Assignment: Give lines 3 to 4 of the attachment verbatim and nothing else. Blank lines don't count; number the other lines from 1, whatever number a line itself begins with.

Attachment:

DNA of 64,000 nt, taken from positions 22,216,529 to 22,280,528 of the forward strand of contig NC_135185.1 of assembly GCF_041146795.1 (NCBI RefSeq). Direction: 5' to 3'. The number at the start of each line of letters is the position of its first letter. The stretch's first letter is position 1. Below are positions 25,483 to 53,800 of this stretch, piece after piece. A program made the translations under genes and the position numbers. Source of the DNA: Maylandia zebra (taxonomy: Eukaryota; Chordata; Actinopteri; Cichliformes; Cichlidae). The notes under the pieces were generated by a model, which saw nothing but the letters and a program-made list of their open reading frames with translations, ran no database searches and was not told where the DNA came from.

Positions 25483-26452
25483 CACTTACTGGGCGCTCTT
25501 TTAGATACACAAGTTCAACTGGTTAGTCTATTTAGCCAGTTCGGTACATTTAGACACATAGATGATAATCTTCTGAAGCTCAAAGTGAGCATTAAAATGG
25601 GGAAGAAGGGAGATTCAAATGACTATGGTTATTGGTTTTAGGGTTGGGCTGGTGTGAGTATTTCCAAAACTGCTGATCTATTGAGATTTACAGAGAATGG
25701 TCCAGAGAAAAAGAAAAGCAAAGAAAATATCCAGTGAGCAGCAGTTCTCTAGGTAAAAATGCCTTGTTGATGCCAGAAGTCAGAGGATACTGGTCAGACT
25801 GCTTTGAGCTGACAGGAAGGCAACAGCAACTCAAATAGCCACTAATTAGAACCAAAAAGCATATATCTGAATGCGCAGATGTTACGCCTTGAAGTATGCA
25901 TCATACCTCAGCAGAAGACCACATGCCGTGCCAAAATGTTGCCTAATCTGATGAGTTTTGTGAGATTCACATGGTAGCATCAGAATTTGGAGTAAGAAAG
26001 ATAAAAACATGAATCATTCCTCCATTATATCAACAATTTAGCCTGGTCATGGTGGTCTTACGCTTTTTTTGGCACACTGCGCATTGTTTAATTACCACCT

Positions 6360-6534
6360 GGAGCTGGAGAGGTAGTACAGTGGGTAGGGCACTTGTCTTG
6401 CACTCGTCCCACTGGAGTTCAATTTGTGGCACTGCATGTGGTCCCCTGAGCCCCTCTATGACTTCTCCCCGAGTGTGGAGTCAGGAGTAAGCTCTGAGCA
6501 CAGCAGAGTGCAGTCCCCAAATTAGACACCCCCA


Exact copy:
25483 CACTTACTGGGCGCTCTT
25501 TTAGATACACAAGTTCAACTGGTTAGTCTATTTAGCCAGTTCGGTACATTTAGACACATAGATGATAATCTTCTGAAGCTCAAAGTGAGCATTAAAATGG